VisIT is distributed under a BSD 3-Clause License and is available at https://wci.llnl.gov/simulation/computer-codes/visit. (LLNL-CODE-793424)
Computed tomography (CT) is one of the most common imaging modalities used in industrial, healthcare, and security settings. During a CT scan, a narrow beam of x-rays is used to produce signals that are processed by a computer to generate cross-sectional images of a part of the human body, such as the lungs of a suspected COVID-19 patient or a patient in recovery needing long-term rehabilitation. With multiple tomographic images, they can be digitally stacked together to form a 3D image. However, when the number of image projection is small, streak artifacts can pollute the reconstructed image. Correcting the images takes more time to process and may not improve the image presented to the healthcare provider for diagnosis.
To solve these issues, LLNL has developed an innovative software package for CT reconstruction called Livermore Tomography Tools (LTT). LTT implements advanced algorithms to build 3D images of an object using just a few views, compared to the thousands of views that are typically necessary for traditional CT scans. LTT is platform independent and capable of processing data on one or more graphical processing units (GPUs) or other hardware accelerators. It can be used as a stand-alone application, accessed as a library from existing applications, or used with a separate graphical user interface. LTT provides quantitively accurate results independent of the system, and its flexibility allows data to be processed from any CT geometry, independent of the computing platform. By reducing the time needed to properly reconstruct a 3D image, LTT can increase throughput for medical screening using CT scanning and may significantly reduce the number of scans required—which further reduces both patients’ exposure to radiation and the operational costs and time demands on healthcare providers.
US patents pending, LLNS copyrights asserted
In 2005, LLNL researchers won a R&D 100 award for developing advanced technologies to rapidly detect the airborne release of biological threat agents. The Biological Aerosol Mass Spectrometry (BAMS) system is an instrument about the size of three podiums that can analyze individual aerosol particles in real time and at high rates to almost instantly identify the presence and concentration of harmful biological particles in air samples. BAMS was designed for operation in office buildings or at ports of entry such as airports or train stations to monitor for potential epidemic diseases. Biomedical applications could include rapid detection of respiratory diseases such as tuberculosis and coronaviruses.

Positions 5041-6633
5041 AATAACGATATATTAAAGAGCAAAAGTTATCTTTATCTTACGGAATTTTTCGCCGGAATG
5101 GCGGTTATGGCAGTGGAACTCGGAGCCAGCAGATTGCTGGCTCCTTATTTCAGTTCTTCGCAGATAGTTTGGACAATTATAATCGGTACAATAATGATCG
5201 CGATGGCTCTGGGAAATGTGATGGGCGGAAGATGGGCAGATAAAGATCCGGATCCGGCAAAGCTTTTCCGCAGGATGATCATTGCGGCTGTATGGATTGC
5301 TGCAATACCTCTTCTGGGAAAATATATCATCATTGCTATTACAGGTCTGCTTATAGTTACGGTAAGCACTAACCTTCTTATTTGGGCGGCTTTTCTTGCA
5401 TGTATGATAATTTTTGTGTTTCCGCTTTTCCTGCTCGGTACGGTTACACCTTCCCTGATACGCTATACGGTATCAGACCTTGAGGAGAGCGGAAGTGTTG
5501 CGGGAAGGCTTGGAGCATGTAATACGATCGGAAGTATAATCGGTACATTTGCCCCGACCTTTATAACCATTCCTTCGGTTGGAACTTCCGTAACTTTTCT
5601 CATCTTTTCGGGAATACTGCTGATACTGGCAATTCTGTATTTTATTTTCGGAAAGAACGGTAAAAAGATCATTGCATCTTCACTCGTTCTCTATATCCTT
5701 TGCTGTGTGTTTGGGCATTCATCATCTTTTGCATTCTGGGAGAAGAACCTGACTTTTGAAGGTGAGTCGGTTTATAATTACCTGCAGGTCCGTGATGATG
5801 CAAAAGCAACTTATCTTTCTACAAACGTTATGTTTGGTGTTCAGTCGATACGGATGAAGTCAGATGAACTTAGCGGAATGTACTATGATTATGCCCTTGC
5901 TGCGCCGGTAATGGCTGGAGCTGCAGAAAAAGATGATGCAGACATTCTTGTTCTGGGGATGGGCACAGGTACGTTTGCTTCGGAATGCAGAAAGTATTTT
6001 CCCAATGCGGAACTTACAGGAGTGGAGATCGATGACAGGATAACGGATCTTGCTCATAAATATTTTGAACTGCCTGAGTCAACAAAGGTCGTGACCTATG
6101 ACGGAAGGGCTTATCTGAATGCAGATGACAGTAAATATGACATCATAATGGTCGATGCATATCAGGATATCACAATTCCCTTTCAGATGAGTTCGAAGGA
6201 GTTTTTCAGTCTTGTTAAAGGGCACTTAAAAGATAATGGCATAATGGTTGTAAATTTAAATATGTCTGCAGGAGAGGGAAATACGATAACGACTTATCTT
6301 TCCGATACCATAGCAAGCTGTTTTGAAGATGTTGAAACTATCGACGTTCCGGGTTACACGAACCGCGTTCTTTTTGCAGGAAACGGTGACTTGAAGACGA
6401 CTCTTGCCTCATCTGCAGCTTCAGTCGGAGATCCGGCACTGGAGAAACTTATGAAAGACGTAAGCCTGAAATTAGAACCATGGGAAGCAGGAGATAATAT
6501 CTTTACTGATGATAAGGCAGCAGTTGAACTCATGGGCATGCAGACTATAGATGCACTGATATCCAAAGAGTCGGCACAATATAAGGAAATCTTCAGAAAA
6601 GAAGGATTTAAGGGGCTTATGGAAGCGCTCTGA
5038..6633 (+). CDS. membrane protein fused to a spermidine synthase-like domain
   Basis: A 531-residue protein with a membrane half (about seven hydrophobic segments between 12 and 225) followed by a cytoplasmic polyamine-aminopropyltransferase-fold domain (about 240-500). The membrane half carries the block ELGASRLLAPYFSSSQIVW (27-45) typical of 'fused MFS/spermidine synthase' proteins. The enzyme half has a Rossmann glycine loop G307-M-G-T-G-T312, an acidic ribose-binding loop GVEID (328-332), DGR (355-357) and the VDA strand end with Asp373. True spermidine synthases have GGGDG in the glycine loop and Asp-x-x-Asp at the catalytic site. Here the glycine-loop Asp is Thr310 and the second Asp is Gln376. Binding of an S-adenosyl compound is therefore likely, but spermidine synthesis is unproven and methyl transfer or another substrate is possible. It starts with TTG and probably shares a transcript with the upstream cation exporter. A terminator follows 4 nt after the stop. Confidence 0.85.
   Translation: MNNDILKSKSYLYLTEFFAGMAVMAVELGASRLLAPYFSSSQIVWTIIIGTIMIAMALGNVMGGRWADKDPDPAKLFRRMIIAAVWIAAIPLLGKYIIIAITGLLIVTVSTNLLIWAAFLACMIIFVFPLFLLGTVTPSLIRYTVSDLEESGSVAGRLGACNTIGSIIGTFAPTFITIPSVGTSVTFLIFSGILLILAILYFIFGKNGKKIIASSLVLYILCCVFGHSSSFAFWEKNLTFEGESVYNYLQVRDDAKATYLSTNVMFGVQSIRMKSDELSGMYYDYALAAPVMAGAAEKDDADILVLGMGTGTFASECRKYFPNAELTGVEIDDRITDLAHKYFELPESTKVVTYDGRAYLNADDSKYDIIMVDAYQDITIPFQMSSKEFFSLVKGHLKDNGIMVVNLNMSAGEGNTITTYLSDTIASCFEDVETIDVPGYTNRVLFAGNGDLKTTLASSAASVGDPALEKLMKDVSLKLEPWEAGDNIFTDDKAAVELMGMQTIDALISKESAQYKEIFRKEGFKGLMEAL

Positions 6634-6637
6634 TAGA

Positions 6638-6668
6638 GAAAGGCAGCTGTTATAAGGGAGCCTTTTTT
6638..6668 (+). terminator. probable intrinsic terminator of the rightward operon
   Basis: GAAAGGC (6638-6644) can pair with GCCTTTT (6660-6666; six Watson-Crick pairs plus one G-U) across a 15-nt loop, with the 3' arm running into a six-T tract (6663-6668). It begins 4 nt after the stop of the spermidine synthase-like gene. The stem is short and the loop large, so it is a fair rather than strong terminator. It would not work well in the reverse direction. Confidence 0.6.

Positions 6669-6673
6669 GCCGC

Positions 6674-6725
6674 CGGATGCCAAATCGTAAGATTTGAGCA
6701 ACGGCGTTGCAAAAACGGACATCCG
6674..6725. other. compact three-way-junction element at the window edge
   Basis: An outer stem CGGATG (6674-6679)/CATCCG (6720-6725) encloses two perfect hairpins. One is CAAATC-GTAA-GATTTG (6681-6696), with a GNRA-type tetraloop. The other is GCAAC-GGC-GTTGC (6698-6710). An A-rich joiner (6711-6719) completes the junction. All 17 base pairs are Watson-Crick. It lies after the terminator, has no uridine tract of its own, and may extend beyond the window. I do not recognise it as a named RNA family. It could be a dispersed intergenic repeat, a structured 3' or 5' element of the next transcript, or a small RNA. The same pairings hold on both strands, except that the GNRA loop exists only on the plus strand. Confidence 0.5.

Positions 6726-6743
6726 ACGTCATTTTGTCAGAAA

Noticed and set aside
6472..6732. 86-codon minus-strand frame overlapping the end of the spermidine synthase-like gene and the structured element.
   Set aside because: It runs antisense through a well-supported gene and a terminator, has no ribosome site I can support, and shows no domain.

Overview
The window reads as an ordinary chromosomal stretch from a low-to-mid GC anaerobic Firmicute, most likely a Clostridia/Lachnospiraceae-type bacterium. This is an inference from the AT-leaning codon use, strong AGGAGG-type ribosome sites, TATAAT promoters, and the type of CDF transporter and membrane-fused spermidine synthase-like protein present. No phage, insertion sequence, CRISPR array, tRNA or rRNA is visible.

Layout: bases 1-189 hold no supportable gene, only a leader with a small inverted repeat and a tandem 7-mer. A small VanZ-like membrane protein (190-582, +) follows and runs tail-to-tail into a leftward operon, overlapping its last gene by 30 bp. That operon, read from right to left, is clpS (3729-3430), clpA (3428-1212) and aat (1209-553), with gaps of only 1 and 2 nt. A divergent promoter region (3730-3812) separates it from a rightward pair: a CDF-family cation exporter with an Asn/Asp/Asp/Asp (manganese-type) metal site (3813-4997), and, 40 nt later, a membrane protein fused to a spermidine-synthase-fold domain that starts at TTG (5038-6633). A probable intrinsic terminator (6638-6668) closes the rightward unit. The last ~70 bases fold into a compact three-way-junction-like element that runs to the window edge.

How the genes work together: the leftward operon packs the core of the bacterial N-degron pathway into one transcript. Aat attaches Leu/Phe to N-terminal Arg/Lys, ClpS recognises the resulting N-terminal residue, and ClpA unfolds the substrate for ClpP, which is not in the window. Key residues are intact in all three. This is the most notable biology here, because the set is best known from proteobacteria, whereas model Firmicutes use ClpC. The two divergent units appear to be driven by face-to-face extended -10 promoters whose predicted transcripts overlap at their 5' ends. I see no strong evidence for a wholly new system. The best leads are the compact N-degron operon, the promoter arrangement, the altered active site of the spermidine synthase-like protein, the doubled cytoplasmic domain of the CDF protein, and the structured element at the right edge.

Multiple issued patents and copyrights (LLNL internal cases # CP01358, CP01357, CP01356, IL10944, IL11492)
LLNL has a successful history of developing instruments for detecting and characterizing airborne pathogens. Often, aerosol characterizing instruments require highly focused particle beams with little or no transmission losses. In addition, they need to interface to the sampling environment with a very high sampling rate so that more aerosol particles can be collected and sensitivity can be improved. The pressure-flow reducing nozzle was originally part of LLNL’s R&D100 award winning Biological Aerosol Mass Spectrometry (BAMS) system. The patented design can be used with other aerosol analysis instruments to perform high-flow, atmosphere-pressure sampling.
U.S. Patent No. 7,361,891, “Pressure Flow Reducer for Aerosol Focusing Devices” (LLNL internal case # IL11478)
Complex problems, such as COVID-19, are being studying computational, prior to be tested experimentally. These complex computational problems require HPC resources, of which must be understood and allocated properly. This requires the user to waste valuable computational time just setting up a job on the HPC system. In order to allow computational scientists to focus on the science, LLNL scientists created Maestro. Maestro is an open-source HPC software tool that automates execution of software by defining required multi-step workflows on HPC resources. The core design of Maestro focuses on encouraging clear workflow communication and documentation, while making consistent execution easier to allow users to focus on science. Maestro’s specifications helps users think about complex workflows in a step-wise, intent-oriented, manner that encourages modularity and tool reuse. These principles are becoming increasingly important as computational science is continuously more present in scientific fields and has started to require a similar rigor to physical experiment. Maestro is currently in use for multiple projects at Lawrence Livermore National Laboratory, has been used to run existing codes including MFEM, and other simulation codes, as well as to train machine-learned models.
Maestro, open-sourced software licensed under the MIT license (LLNL internal case # CP01969)